Freemasons in Barry have opened the doors of their hall to local medical practices to help in the mass vaccination of Barry residents against Covid-19.
The Vale Group Practice is a group of four local surgeries, and it started vaccinating its patients at Barry Masonic Hall on Wednesday 21 January.
Seventy-seven vaccines were administered on the first day of operation, and delivery will be ramped up over the coming weeks, until all patients requiring inoculation receive their two injections.
The handover of Barry Masonic Hall to the Vale Group Practice is initially for two days a week, increasing if needed when additional vaccine distribution expands.
The Barry Freemasons have also extended the invitation to use the hall to all other GP practices in the Barry area for the remaining days of the week so that the hall can be fully utilised for the vaccination programme.
Allen Oliver, the Chair of the Board of Directors of Barry Masonic Hall said: “The hall is not currently being used for Freemasons’ activities, weddings, parties and the like, and so makes perfect sense for it to be used as a centre for the vaccination of the residents of Barry.”
“It’s vitally important that the local GP practices can set up in a suitably spacious and accessible building, and Barry Masonic Hall fits this requirement perfectly. The hall has been set up with spaced seating, screened vaccination areas and plenty of ventilation. A one-way system is also in place to ensure the safety and comfort of every visitor.”
Oliver went on to say: “The hall will be available, without charge, to the local GP surgeries for as long as is feasible, and we’re pleased that the local Freemasons are at the heart of the community and with this simple gesture we are again able to help where it is most needed, even though our fundraising and donations have not been so prolific since April 2020.”
Rob Baron, NHS manager at the Vale Group Practice said: “The Vale Group Practice is very grateful to Barry Masonic Hall for agreeing to allow us to use the hall to deliver Covid-19 vaccinations to our patients. It provides a safe environment for the delivery of vaccinations and the feedback from patients that attended for their vaccine on Wednesday was extremely positive. We are awaiting confirmation from Cardiff & Vale Health Board on delivery schedules moving forward, and we hope to be able to continue using the Masonic Hall to deliver the vaccines. It allows us to use our surgery buildings to continue seeing unwell patients and keeping our vulnerable patients away from the surgery will help reduce the likelihood of them contracting Covid-19.”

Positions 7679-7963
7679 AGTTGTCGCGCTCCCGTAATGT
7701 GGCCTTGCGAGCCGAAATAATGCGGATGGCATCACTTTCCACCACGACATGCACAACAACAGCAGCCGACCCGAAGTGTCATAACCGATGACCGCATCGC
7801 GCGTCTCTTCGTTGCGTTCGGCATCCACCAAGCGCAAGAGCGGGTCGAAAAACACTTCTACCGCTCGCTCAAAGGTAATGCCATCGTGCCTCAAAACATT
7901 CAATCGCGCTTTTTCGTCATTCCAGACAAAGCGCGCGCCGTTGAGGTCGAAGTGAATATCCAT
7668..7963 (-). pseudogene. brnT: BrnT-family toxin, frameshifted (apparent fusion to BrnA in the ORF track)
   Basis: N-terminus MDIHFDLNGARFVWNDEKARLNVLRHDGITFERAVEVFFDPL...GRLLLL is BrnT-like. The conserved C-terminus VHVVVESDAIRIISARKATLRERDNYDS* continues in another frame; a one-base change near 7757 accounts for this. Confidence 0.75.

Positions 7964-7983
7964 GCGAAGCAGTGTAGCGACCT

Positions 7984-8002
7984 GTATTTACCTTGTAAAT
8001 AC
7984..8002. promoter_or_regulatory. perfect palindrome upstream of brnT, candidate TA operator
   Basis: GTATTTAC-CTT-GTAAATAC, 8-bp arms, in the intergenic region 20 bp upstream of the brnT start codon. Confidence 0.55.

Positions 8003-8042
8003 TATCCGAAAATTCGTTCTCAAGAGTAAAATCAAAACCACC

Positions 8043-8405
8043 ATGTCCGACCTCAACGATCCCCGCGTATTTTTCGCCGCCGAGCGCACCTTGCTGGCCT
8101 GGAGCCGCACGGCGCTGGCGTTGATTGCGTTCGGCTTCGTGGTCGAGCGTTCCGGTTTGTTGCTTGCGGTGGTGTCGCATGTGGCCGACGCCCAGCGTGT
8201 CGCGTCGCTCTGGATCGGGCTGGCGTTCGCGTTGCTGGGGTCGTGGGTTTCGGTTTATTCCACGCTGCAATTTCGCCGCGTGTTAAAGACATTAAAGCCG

For further information on the Vale Group Practice:
For further information on the South Wales Freemasons:
About the South Wales Freemasons
- South Wales Freemasons, or more formally the Provincial Grand Lodge (PGL) of South Wales, was founded in the 1720s.
- Today, the PGL of South Wales has almost 6000 members, based in over 160 lodges within the old counties of Glamorgan, Brecknockshire and Radnorshire.
- PGL of South Wales has 23 masonic centres, where Lodge meetings take place, in the cities of Swansea and Cardiff and also in smaller towns from Barry in the south to Llandridnod Wells in the north.
- PGL of South Wales is one of 47 Provincial Grand Lodges in England and Wales, which are governed by the United Grand Lodge of England (UGLE).
- Freemasons use four important guiding principles to help define their path through life: integrity, friendship, respect and charity.
- One of the oldest social and charitable organisations in the world, Freemasonry’s roots lie in the traditions of the medieval stonemasons who built our cathedrals and castles.
- Membership is open to people from all backgrounds and the organisation’s aim is to empower members to be the best they can be – it’s about building character, supporting members as individuals and helping them make a positive contribution to society.
- Freemasonry is one of the largest charitable givers in the country, contributing more than £48m to deserving causes in 2018 alone. Freemasons do not only donate money – more than 18.5 million hours of volunteer work was undertaken by Freemasons in 2018.